So Drew Barrymore files for divorce from husband Will Kopelman. They then issue a media release announcing "Sadly our family is separating legally, although we do not feel this takes away from us being a family."
I asked my readers what could lie behind the seemingly odd view that divorce "does not take away from us being a family". I received several excellent replies, but I'd like to focus on the first one, which argued that it was a classic case of women pursuing a strategy of alpha sex and "betabux".
These are red pill concepts, and I think there's something to it, though I'd modify the argument. The idea is that it is in the nature of women to want sex with alpha men but then to want provisioning and security from beta men, i.e. alpha sex and beta money. At red pill sites it is often argued that women will purse alpha sex until they are near to "hitting the wall" at which point they will settle and seek to marry a beta man for his money.
The connection to Drew Barrymore is the suggestion that she is trying to have it both ways: that she wants to do the family thing with beta man Will Kopelman, whilst still being free to pursue sex with alpha males.
What is true in this, from what I can tell anyway, is that women are strongly conflicted between their sexual drives and their desire for family and security. Their sexual drives flow most freely with men who are perceived to be untamed, undomesticated, fun (or perhaps dangerous) types who are there just for sex. The men they want for family duty are the stable, loving, trustworthy, reliable types, but with these men sex is for leverage (it is transactional) and sometimes women will not have sexual feelings towards these men (or worse yet they may feel repulsion). And yet women do want these men, at a particular point in their lives, for establishing a family.
It's a pity, I think, that the red pill sites use the terms alpha and beta the way they do. It assumes that the player type men, the ones women identify as being there just for sex, are the superior men. But that's not always so. A woman might see a psychologically muddled no-hoper as being a man she would never consider as a beta provisioner, but if he can thug it up a bit (even in looks), or appear a little cool, or even come across as risky and dramatic, she might see put him in the "there for sex" category. On the other hand, the man who is emotionally open to a loving relationship, able to hold down a good job, good father material, and loyal might objectively be superior in character but the very fact that he presents himself for the domestic role can flick a "beta switch" in women from which there is no coming back.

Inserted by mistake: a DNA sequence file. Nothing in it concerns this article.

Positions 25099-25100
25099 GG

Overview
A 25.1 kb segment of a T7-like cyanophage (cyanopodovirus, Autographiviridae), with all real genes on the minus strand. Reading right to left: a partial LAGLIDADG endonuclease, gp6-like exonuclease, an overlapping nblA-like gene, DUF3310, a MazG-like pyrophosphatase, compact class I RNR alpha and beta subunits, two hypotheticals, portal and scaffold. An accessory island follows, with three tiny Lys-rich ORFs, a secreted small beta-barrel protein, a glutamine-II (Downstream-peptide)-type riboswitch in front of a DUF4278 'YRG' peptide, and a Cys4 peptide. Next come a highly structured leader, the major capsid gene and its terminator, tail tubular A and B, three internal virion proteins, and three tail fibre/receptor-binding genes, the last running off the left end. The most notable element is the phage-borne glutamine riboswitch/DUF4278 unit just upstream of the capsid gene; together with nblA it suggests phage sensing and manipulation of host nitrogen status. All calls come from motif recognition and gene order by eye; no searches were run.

I have no idea of what Will Kopelman is like as a person, but if you look at photos he is tall and handsome and fashionably dressed, and he has a high status job (art consultant), is wealthy and comes from a high social class. And yet in red pill terms he is "beta". I suspect that once he is divorced he will suddenly look very alpha to a lot of women.
At red pill sites there is a term "alpha widow". It refers to a woman who has bedded many men (the alpha men) and who then settles for a beta provisioner (betabux) but can't form a loyal attachment to him because she still pines for one of her past alpha lovers. The thing is, though, that I have known women whom you might term "beta widows" - they divorce a husband and after a relatively short period of time try to replace him with a replica of what they once had. They were not attracted to him for the reason that they were married to him not because he lacked attractive qualities as a man.
Marriage, it seems, puts men at a great disadvantage when it comes to holding the attraction of women. It means that men have given away all the commitment they have to offer; that they cannot appear attractively aloof when they have so much to lose in the event of the wife leaving; that they will appear unattractively domesticated; that they will have to offer comfort and security rather than danger, fun and risk; and that just by virtue of being the loyal provisioner they will be cast in the beta role in their wife's mind.
A society that values marriage is going to have to bolster the position of married men. It is going to have to give married men a boost to their power and status compared to the unmarried guy in the band. It is going to have to grant to married men resources that a woman cannot get anywhere else except by being married (or perhaps through her own hard, lifelong labour).
I'm not sure, but it is possible that marriage can only survive in a patriarchal culture, by which I mean a culture in which fathers are the spiritual, moral and legal heads of the family, and in which this paternal leadership and authority is felt within the daily life and culture of the family. If not, women will tend to identify married men with a powerlessness that they can live with platonically happily enough, and will sometimes endure for the sake of the children, but that will have them looking elsewhere for sexual fulfilment.